If detached from the main dwelling, an ADU must be located in the rear yard and have a footprint no greater than 30 percent of the rear yard.
In combination with the main dwelling, the total floor area should not exceed 40 percent of the lot area.
Similarly, the total lot coverage of all impervious surfaces should not exceed 40 percent of the lot area.
As a housing option, ADUs demonstrate the values of diversity and affordability promoted by the City of Decatur. They serve to fill a gap in Decatur’s housing market by providing a new, neighborhood scale rental housing option for those looking for affordable living arrangements in a more traditional single-family-home setting.
Some general ordinance info
On parcels zoned for residential single-family dwellings as a principal use, an accessory dwelling unit may be allowed as one (1) of the following:
Attached (addition to existing building);
Within existing house (renovations to basements, wings or attics converted into separate living unit).
The heated floor area of a dwelling unit shall not include the square footage of the garage.
Attached and detached accessory dwelling units are permitted by right, subject to the following:
The minimum lot size shall be ten-thousand (10,000) square feet.
The accessory dwelling unit shall conform to applicable standards of the state and county building codes for residential units as principal uses.
The property owner, who shall include titleholders and contract purchasers, must occupy either the principal dwelling unit or the accessory dwelling unit as their residence, and possess a homestead exemption.
The appearance of the accessory dwelling unit shall be similar to that of the principal residence.
Only one (1) accessory dwelling unit of any type shall be permitted on a lot.
Prior to issuance of a building permit for an accessory dwelling unit, an applicant must provide evidence to the director of planning showing that existing or proposed septic tank facilities, as applicable, are adequate to serve both the principal dwelling and the accessory dwelling unit.
Any detached accessory dwelling unit shall be located in the rear yard.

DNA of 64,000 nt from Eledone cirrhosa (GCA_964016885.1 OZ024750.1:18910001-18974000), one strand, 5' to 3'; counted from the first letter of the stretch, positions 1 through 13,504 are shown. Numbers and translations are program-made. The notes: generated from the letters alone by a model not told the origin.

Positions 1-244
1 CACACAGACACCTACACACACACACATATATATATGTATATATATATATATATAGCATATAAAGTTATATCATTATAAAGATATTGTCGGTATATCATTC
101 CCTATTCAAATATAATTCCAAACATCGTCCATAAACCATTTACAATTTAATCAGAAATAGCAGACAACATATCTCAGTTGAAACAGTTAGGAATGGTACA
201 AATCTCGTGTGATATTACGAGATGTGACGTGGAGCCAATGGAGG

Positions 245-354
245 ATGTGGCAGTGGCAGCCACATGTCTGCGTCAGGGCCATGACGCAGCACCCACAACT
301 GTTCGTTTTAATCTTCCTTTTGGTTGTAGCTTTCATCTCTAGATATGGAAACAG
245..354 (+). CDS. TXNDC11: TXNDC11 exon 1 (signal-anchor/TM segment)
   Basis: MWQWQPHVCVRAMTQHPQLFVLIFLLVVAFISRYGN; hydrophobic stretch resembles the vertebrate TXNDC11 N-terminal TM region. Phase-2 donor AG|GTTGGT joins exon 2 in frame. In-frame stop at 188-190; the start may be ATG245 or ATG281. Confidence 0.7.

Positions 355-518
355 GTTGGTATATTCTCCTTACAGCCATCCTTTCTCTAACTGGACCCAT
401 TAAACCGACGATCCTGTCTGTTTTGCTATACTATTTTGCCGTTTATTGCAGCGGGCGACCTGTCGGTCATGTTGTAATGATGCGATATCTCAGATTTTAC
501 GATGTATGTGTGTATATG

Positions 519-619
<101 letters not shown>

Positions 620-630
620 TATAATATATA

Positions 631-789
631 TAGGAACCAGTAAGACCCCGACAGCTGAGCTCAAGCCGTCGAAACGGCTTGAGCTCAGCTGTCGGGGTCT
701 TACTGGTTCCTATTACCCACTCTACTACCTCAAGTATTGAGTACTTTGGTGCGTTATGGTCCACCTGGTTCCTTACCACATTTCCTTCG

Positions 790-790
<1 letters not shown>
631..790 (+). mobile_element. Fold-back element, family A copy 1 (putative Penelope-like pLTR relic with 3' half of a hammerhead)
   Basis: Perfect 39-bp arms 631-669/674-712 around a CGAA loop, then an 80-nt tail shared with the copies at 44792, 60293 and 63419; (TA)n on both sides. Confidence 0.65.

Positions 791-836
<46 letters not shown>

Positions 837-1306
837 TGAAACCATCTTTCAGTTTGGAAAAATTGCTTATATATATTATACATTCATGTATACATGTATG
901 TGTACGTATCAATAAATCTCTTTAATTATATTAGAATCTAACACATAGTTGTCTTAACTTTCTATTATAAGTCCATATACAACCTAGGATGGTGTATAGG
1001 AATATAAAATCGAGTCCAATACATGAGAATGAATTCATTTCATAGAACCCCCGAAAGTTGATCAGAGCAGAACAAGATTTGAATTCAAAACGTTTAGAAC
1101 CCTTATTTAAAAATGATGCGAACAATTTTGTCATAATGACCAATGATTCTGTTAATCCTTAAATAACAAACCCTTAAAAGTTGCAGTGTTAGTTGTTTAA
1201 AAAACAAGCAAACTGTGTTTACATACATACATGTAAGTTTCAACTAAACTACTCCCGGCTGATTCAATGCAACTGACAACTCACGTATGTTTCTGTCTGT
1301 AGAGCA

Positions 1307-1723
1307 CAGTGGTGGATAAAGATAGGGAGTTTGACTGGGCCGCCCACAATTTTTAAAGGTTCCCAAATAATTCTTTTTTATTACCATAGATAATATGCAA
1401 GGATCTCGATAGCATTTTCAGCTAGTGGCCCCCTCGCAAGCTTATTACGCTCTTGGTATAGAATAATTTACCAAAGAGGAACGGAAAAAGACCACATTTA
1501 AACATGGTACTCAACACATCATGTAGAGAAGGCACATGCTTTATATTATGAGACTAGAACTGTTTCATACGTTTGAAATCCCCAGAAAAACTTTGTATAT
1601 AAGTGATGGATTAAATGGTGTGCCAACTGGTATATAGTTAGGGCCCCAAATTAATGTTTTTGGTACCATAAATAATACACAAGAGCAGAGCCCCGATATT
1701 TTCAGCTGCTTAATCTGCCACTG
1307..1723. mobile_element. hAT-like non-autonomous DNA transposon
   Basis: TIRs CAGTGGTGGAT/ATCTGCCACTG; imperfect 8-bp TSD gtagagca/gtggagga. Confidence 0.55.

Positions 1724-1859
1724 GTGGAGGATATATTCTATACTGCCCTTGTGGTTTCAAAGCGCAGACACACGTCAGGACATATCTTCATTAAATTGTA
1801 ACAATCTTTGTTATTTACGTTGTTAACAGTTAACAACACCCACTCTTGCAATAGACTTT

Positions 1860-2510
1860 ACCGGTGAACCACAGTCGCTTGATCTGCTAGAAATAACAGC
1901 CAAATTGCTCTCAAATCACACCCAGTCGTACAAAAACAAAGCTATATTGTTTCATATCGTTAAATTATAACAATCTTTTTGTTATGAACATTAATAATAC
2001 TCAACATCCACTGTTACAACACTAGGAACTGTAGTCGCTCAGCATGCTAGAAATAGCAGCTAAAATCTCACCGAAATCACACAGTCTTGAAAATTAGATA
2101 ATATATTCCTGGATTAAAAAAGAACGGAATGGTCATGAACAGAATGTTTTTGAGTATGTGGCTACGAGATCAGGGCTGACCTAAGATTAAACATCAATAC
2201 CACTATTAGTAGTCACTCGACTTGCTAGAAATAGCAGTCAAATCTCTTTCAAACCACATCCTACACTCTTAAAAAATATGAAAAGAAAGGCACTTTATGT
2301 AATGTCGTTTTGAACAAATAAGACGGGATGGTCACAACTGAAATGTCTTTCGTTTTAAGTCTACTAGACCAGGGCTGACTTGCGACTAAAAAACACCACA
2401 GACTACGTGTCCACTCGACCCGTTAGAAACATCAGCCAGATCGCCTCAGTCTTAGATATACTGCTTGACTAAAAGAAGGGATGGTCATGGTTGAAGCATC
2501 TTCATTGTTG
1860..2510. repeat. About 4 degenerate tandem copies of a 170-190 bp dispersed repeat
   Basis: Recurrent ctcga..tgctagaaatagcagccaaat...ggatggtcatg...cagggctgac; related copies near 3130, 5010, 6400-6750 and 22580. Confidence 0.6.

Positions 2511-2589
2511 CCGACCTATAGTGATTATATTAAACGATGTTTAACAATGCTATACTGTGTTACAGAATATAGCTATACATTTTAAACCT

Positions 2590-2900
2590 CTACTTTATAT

A second kitchen facility may be constructed and used within a single-family residence.
Paved off-street parking shall be provided for one (1) additional vehicle.
Accessory dwelling units shall not exceed nine hundred (900) square feet of heated floor area and shall not exceed twenty-four (24) feet in height.
The main entrance shall not face the closest property line. Windows, doors, balconies, porches and decks shall be sited to ensure the privacy of neighbors.
For parcels located in a designated historic district and individually designated historic structures, the placement of an accessory dwelling unit and its architectural design shall require a certificate of appropriateness from the historic preservation commission.
( Ord. No. 15-06 , 8-25-2015)
WHY ARE ADU'S BECOMING SO POPULAR?
We see three main reasons:
Maximization of your property usage
Multi-family (generational) living that allows for all the benefits while maintaining some separation
Combined uses and convenience
Let's discuss the merits/benefits of each one:
The largest cost in most real estate purchases is for your land. Investing in an accessary structure/ADU will yield a lower cost/square footage price to build, but generally produce an above 100% return.
Multi-family usage can yield relational benefits/outcomes for families that transcend merely economic metrics.
Combined uses may include rental income, home office space, storage, workshop space or even a spot for your vehicle.
We believe this trend of modifying ordinance/allowing ADU's within municipalities will continue.
We will be updating information, related subject matter and creating news that we hope you find interesting.
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Garages for Atlanta Team